CNBC's Tyler Mathisen looks back at the week's top business and financial stories. A shortened trading week, this week, as Easter is on Sunday. The week ended positive after Janet Yellen reassured investors. Low rates could be around another two years, she said.» Read More
Democratic presidential candidate John Edwards--once again seeking to drive the 2008 campaign debate within his party--will today propose raising the capital gains tax rate to 28% from 15%, and use the money to finance tax cuts for middle and lower income families. While raising the capital gains levy to that level, which Edwards points out was a rate once signed into law by President Ronald Reagan, Edwards proposes a series of breaks for those not currently thriving in the U.S. economy..
The tax debate is sharpening. The John Edwards' campaign tells me he'll deliver a speech in Iowa tomorrow on tax policy changes to make the IRS code reward "work, not wealth" in a greater way than it does now. Details come in Des Moines tomorrow morning--just as Bush Treasury Secretary Hank Paulson is holding a conference on the need to cut corporate taxes to spur the economy.
As Robert Palmer might sing it, 'we might as well face it, the Democratic presidential candidates are addicted to war.' Which is another way of saying that Iraq, the issue that has most driven down President Bush's popularity, is driving the debate in the Democratic debate as well. The economy is not.
The sound of marching military cadets is not normally considered the Democratic theme song. That makes the scene here in Charleston,SC, hours before the Democratic presidential candidates debate on the campus of The Citadel, decidedly out of the ordinary. But then there's nothing ordinary about this debate. In an attempt to link an old political format to new technology, questions will be posed to the candidates via YouTube.
As candidates approach the fall stretch run of the 2008 presidential nomination races, candidate debates are increasingly important for the second-tier candidates struggling to stay alive. Among Republicans, former Gov. Jim Gilmore of Virginia has already dropped out. Former Gov. Mike of Arkansas, Sen. of Kansas, and former Bush Cabinet Secretary Tommy Thompson face increasing pressure to raise enough donations to keep their campaigns alive in competition with better known and better financed rivals.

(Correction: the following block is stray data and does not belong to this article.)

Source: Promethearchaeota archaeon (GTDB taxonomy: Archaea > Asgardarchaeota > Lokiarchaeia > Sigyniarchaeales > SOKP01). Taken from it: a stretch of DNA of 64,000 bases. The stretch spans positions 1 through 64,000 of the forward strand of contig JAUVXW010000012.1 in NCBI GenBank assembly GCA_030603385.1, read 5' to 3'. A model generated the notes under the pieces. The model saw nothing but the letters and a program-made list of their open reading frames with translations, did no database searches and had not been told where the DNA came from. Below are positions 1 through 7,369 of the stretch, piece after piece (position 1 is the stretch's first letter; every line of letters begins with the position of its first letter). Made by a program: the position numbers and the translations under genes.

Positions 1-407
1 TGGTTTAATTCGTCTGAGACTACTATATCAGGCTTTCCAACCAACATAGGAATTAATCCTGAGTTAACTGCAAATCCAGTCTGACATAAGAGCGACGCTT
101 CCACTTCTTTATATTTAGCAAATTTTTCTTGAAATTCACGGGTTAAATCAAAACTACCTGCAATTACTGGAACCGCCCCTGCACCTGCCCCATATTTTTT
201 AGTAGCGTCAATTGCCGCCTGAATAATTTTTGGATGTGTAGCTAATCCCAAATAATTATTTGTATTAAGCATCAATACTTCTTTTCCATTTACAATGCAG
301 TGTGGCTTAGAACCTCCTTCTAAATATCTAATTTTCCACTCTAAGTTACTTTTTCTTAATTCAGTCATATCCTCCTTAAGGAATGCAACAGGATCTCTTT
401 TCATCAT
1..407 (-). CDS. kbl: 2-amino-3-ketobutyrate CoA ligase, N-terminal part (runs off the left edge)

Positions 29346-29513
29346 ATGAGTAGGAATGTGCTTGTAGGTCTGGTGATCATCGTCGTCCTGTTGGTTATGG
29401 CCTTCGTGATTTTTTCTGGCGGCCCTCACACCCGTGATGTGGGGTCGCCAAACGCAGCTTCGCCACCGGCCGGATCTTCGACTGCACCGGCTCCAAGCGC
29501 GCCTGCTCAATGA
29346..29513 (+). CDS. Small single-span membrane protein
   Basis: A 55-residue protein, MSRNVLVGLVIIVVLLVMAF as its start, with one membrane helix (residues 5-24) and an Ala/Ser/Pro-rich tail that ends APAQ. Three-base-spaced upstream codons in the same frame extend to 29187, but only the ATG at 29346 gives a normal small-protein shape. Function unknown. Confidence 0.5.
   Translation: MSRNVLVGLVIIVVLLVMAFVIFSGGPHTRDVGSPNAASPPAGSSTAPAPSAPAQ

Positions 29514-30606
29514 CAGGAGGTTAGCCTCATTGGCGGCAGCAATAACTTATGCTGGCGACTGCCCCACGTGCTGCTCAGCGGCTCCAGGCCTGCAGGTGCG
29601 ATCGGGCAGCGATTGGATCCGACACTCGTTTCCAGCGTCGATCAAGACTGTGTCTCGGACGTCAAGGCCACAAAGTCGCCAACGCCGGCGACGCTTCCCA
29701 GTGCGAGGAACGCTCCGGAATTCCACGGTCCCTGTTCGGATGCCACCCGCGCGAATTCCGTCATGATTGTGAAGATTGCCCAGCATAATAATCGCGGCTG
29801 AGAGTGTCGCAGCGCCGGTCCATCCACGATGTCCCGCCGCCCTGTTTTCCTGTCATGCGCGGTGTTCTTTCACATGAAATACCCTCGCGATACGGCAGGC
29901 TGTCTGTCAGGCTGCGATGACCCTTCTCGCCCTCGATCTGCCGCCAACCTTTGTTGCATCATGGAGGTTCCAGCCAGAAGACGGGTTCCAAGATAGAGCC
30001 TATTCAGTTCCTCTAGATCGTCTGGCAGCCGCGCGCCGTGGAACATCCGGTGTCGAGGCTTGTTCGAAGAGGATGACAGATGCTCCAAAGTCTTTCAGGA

In my earlier post today, I told you to tune in to "Street Signs" where I would have more on John Edwards' top economic advisor Leo Hindery. In case you missed that, here's the report.
Senate Democrats' fruitless effort to force a withdrawal of U.S. troops from Iraq this week carries a side lesson for everyone on Wall Street watching other parts of the Washington political agenda. The lesson? From hedge fund taxes to energy legislation to expansion of government-financed health care, it appears that the domestic policy phase of the Bush presidency is pretty well over.
In mimicking Robert F. Kennedy's 1967 tour through impoverished American communities, John Edwards strikes a resonant chord with me. My father covered that Kennedy trip for the Washington Post. A photo from that experience hangs on the wall in the kitchen of my family home. But is he the Bobby Kennedy of the 2008 presidential race?
Lady Bird Johnson, the former first lady who championed conservation and worked tenaciously for the political career of her husband, former President Lyndon B. Johnson, died Wednesday, a family spokeswoman said.
As he struggles with record-low approval ratings and criticism over the Iraq war, Bush was eager to tout what he viewed as a success for his domestic record and credited his tax cuts with reducing the budget gap.
Curbing spending has become the new centerpiece of John McCain's 2008 presidential campaign--but not in the way the Arizona senator had hoped. Faced with lagging donations and down to just $2-million in cash, the one-time front-runner has laid off one third of his staff. That includes his top economics adviser, Douglas Holtz-Eakin. As former head of the Congressional Budget Office, Holtz-Eakin has underscored McCain's political appeal to economic conservatives; that he has the record and commitment to curb runaway federal spending.